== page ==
Date: Tue, 03 Aug 1999 10:21:01 -0500

Sender: Chris

Subject: cognitive development as related to learning mathematics
I am doing an independent study for my Math theory course at Evergreen State College, WA. I am looking into teaching Math to elementary students "as a language". I need information on cognitive development to tie to this idea of language development. I only know of Piaget. There must be others who are more recent. Can you help?

My name is Christopher

I am a junior at Evergreen State College

Hi Chris,

I am suspicious of analyzing 'mathematics as a language' at a cognitive
level.

It appears to me that recent studies indicate that, at a cognitive level
'mathematics' is many different things, one of which is 'a language',
others of which are 'spatial', and probably other intelligences as well.

For example, there was a recent study (written up in Science in late
April or
early May) which studied bilingual people (Russian /English) doing two
kinds
or 'arithmetic calculation": exact, and approximation ( a > b). For the
exact
calculation, it mattered what language the problem was given in, and the
'language' part of the brain was activated. For the approximation, the
language did NOT matter and the parietal lobes were activated (the area
where, say the number line would be represented as a geometric /
topological
object). So one skill is probably cognitively a 'language' skill - but
how it
is done depends on 'language' in a sense other than mathematics AS a
language,
rather mathematics IN a language. The other is cognitively not much
connected
to language.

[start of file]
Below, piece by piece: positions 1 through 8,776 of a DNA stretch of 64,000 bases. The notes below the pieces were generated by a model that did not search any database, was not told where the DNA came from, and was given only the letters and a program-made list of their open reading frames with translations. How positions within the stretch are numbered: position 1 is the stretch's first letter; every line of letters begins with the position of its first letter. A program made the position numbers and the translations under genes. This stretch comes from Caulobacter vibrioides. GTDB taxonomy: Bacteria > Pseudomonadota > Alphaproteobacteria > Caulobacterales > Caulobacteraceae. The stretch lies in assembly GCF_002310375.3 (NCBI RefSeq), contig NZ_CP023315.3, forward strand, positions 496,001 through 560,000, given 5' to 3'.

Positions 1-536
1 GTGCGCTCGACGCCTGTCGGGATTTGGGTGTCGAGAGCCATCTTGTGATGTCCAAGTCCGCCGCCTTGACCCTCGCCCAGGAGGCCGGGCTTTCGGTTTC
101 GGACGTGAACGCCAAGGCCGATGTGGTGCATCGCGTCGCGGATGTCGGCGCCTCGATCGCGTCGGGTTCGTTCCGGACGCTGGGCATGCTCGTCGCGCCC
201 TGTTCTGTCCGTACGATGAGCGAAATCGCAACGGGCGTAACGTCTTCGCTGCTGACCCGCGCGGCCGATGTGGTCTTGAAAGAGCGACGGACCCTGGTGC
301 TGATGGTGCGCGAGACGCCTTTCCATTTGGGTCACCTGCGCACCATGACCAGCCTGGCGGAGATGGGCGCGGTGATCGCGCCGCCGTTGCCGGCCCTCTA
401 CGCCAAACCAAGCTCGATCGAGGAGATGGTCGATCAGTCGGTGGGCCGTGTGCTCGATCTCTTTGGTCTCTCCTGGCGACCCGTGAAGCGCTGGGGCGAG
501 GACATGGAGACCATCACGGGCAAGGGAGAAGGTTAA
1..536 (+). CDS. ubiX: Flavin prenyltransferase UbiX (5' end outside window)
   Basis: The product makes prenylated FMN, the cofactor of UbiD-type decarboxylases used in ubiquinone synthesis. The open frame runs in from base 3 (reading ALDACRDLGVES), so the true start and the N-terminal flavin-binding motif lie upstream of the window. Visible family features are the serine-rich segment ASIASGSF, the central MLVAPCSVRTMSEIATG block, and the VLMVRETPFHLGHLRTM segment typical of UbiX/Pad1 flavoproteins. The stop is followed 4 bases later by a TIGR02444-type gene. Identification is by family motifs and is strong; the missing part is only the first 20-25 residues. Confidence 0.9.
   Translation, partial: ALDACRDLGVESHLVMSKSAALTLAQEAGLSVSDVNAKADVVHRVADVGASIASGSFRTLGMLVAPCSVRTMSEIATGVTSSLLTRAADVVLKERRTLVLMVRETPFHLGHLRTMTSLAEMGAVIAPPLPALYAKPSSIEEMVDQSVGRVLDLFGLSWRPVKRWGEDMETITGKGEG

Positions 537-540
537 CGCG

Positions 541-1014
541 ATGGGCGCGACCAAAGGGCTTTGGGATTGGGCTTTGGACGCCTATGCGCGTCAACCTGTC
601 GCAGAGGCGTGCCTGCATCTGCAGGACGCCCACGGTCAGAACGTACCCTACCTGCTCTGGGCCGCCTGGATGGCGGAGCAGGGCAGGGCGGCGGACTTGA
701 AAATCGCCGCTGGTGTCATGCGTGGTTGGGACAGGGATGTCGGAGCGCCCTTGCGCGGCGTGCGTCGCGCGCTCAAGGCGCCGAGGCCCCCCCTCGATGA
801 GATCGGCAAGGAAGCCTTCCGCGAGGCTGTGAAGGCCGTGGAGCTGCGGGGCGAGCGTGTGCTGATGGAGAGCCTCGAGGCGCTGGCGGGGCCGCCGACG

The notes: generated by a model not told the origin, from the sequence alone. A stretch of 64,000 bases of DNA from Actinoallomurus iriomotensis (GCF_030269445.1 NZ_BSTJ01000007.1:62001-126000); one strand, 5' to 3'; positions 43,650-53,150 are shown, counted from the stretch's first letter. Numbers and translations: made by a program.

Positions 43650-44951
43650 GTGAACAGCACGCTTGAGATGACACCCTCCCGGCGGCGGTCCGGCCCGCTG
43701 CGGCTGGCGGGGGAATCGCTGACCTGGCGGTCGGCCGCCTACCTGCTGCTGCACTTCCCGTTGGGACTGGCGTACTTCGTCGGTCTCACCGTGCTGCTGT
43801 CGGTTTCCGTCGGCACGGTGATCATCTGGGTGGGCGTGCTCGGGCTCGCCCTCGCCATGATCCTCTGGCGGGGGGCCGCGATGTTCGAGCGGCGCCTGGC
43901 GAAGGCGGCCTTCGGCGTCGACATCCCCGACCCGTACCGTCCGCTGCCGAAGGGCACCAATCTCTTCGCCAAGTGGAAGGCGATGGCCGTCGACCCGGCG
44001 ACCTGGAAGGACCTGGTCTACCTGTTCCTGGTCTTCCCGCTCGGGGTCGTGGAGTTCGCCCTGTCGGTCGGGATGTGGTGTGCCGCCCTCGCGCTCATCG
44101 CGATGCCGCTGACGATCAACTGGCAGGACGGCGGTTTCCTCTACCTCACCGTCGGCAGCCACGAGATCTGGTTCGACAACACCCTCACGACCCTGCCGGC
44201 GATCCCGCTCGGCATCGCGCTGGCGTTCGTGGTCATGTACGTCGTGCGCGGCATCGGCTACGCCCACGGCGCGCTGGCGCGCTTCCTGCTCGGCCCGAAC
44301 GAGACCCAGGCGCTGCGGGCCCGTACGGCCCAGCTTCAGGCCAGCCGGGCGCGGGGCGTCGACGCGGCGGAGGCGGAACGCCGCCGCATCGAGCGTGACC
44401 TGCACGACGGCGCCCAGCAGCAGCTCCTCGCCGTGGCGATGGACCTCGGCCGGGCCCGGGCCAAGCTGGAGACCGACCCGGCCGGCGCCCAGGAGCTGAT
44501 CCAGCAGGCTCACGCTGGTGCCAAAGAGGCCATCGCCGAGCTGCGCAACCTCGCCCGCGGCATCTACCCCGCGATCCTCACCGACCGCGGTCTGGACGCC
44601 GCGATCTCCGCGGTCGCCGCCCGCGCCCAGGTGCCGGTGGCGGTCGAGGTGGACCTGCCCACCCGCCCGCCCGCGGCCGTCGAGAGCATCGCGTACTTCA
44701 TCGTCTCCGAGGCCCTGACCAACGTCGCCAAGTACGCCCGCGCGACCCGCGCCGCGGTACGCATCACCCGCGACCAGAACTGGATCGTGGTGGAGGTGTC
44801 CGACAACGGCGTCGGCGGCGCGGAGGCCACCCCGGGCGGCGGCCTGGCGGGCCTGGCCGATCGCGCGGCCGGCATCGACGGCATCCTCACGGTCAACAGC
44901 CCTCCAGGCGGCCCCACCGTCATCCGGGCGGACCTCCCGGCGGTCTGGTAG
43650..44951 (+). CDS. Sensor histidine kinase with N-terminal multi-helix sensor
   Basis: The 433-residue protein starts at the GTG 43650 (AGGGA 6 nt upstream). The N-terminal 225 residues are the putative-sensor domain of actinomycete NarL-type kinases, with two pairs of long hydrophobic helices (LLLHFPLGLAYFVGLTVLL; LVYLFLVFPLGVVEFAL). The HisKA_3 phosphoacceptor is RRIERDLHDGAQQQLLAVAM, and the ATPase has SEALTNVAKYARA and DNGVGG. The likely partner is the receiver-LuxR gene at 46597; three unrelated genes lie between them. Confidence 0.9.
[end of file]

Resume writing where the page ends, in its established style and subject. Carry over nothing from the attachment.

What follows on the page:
Gardner ( a cognitive scientist) distinguishes logic/ algebra (which he
calls
'logic / mathematics' from language AND from spatial cognition:

Howard Gardener, Frames of Mind: the theory of multiple intelligences,
Basic Books, 1985.

There are continuing studies of spatial cognition (for mathematics, as
well as
for geography, mechanical drawing, navigation etc.) A book with a lot
of this
is:

Spatial Cognition: Brain Bases and Development, ed Stiles-Davis,
Kritchevsky and Bellugi, Lawrence Erlbaum Hillsdale New Jersey, 1988.
This includes some updates
on Piaget's work on learning geometries (i.e. learning topology first and
euclidean
geometry last - the opposite of the curriculum ... )

Another is:

I.S Yamkimanskaya, The Development of Spatial Thinking in School
Children, Soviet Studies in Mathematics Education Volume 3 (1980),
translated by Robert H. Silverman, NCTM, Reston Virginia, 1991.

However, there certainly IS an analogy between mathematics teaching and
'whole language teaching": the need to give a wide range of experiences,
the practice the use in meaningful contexts, to use mathematics for
communication
among students etc. However, that seems to have more to do with issues
like
constructivism etc.

Cheers

Walter Whiteley

York University